The Richard Z James Grant

When your best friend is KIA in Iraq when you’re 18 years old, it changes you. It can do a lot of different things to a person, it could send you into a state of depression, it could send you into a state of panic, or a numb shock. For me, it sent me down a path that I never quite saw coming. If you knew Ricky, you knew he was a number 1, a goofball. But, more importantly, he was a go-getter. He was the type of kid to set his mind to something and do it, period. He used to shoot hundreds of free-throws together because he wanted to be better at it. He used to play guitar for hours on end because he wanted to be better at it. That attitude sub-consciously wore off on me and sent me into becoming the person I am today, or at least the person I try to be…

I’ll never forget when I heard he was killed. I was standing on a pier somewhere in Ocean City, MD taking photos of the sunset because I wanted to practice… Like Ricky would. My phone rang, there was a tearful panicked voice on the other end from my friend Laura, and it was a blur from there. The ensuing days were awful. We cried, we laughed, we talked, we hugged, we cried some more. A mother lost her son, a father lost his boy, his brothers lost the wildcard of the group & we buried our best friend…

After the dust settled all I could think about was, “how would Ricky want me to live.” That has been an internal compass of mine ever since. The thought influenced the direction of my life in more ways than I could count. He was brave, so I tried to be brave. He was courageous, so I tried to have courage. He was a good Christian, so I tried to be one, too. I have fallen short in every category, but I’ve tried. Above all else, I have tried to never feel sorry for myself and never be sad and wallow in self pity. He would have literally ridiculed me to tears and subsequently beaten me to a pulp if he saw that. And if you knew him, you know I am right.

So, how do you honor someone like that? Well, you just live without fear and capitalize on opportunities when they arise. When I finished up sending out the proceeds of my print I sold during the COVID 19 shutdowns to help small businesses, I realized that we had helped so many people in so many small ways, but never a person in one big way. We’re changing that.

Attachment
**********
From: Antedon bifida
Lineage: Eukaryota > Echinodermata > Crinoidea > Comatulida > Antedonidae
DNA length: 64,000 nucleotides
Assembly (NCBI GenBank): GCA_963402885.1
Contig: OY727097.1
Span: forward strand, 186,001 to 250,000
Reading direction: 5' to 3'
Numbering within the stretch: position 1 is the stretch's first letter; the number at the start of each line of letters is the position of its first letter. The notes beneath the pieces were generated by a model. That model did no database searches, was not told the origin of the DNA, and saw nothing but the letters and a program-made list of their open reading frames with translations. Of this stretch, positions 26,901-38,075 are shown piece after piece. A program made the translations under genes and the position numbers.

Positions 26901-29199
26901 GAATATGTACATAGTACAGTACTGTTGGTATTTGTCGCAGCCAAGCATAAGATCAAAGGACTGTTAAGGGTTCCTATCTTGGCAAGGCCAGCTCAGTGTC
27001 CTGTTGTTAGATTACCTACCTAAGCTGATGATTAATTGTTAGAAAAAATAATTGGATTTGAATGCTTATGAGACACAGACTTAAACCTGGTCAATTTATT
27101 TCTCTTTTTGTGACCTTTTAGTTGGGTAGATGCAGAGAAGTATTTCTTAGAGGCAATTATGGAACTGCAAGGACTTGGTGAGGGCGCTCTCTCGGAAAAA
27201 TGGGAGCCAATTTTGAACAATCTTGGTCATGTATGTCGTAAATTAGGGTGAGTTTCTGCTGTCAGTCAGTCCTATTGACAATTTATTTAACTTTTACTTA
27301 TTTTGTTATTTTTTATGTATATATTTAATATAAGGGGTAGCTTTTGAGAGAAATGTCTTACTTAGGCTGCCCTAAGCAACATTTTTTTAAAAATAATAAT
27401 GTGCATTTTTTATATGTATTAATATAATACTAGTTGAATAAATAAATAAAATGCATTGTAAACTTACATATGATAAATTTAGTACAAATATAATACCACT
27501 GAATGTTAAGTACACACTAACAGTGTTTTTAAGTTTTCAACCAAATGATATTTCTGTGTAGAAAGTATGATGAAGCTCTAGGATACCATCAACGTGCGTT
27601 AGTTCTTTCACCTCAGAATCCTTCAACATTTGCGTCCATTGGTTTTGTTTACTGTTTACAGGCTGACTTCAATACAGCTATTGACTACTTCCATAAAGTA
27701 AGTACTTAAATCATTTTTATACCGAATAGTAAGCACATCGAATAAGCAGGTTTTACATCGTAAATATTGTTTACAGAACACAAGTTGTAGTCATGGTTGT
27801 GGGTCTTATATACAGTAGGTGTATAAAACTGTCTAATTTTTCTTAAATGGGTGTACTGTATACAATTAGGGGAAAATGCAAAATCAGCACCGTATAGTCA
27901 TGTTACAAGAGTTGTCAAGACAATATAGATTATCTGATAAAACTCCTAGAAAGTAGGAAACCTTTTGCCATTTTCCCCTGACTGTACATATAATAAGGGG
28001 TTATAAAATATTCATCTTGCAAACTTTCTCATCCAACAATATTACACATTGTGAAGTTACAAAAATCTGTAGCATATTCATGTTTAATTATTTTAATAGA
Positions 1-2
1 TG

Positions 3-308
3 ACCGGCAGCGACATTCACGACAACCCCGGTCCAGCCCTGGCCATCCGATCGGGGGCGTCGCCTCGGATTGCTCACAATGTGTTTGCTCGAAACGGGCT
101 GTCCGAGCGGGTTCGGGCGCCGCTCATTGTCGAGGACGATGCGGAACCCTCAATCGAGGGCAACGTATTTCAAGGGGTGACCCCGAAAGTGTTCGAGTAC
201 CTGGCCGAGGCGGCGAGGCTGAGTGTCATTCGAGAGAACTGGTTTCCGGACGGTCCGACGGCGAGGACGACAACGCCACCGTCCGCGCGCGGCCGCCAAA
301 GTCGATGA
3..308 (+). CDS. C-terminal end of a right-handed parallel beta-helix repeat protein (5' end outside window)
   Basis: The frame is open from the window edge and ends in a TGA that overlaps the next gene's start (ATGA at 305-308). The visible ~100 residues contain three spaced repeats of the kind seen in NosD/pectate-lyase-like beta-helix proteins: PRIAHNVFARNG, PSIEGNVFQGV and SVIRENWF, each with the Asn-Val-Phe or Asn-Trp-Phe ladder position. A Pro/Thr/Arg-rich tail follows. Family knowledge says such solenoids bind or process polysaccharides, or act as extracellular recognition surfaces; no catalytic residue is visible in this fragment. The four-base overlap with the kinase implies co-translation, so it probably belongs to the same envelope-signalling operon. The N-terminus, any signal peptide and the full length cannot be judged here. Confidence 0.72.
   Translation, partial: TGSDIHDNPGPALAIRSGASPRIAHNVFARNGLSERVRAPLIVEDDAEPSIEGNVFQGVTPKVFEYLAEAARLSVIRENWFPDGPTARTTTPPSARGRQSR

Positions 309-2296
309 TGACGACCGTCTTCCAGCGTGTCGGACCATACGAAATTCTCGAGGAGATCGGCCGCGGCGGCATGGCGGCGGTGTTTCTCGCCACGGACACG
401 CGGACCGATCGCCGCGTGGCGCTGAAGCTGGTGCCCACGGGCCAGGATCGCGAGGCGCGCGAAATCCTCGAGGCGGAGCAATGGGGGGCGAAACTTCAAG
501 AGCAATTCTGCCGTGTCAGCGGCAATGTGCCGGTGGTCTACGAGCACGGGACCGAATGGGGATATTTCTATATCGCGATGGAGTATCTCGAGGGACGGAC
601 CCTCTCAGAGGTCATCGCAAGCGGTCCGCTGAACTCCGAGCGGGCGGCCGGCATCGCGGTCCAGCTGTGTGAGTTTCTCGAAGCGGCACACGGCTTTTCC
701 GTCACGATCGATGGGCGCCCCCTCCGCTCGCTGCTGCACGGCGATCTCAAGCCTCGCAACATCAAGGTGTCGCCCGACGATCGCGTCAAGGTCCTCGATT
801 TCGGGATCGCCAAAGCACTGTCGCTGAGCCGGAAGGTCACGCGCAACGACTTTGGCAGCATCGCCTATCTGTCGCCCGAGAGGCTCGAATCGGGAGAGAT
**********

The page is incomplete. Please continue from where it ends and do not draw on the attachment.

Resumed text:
A few weeks ago I received a donation from a good friend of mine, Ricky’s sister-in-law, Peggy Re James. I’ve known Peggy for years now, and follow her instagram which is meant for Virtual Assistants, of which she is one of the best. She now posts regular content for people starting VA businesses in hopes of helping them along the way. Only the content isn’t just for people starting VA businesses. Any business anywhere would benefit from listening to what she has to say about marketing, time management, and sales. I watch her stories and have taken so much from them over the last year that I owe her a debt of gratitude for those pieces of advice. Anyway, when I received her donation all I could think of was how could I do something special with it, and this idea came to me while laying awake restless at 3am (as only the best ideas do) and I decided we had do something to help someone start a business and simultaneously honor her brother-in-law.

IN HONOR OF RICKY AND HIS FAMILY, WE’VE DECIDED TO GIVE A $4000 GRANT TO A VETERAN TO START A SMALL BUSINESS.

We’re in a time of so much death, destruction, and the failure of so many small businesses, that giving life to something positive seems like the only thing left to do. There are very few guidelines this except that the business should do good for your community and you should meet the following criteria.

Must be a veteran (not active, if you’re active, you probably have bigger fish to fry) of any US armed service branch.

Must submit a video 3 minutes or under about your idea. 3 minutes and 1 second will result in disqualification. Be creative. High production value isn’t necessary. Good content, however, is…

Must submit a business plan. The format of which is up to you, but it should be clear and concise, lay out your goals, the type of business you’re starting, and the good it will do for its community.

A copy of your DD 214.

Those are our only guidelines. Creativity, ingenuity, integrity, good will, and challenge will all be rewarded. We’re open to any industry and any idea, but Ricks family will approve the winner. I will filter through the ideas I think are best and send them the final submissions. Submissions will be closed on Labor Day (September 7th, 2020) and we’ll notify the winner a few weeks after.

Donations

  • Lisa Phillips 
    • $50 
    • 1 mo
  • Michael Hargreaves 
    • $50 
    • 1 mo
  • Joan Neal 
    • $100 
    • 1 mo
  • Peggy Carey 
    • $25 
    • 1 mo
  • Ruth E Harris 
    • $25 
    • 1 mo
See all

Organizer

Danny Bostwick 
Organizer
Seaford, DE
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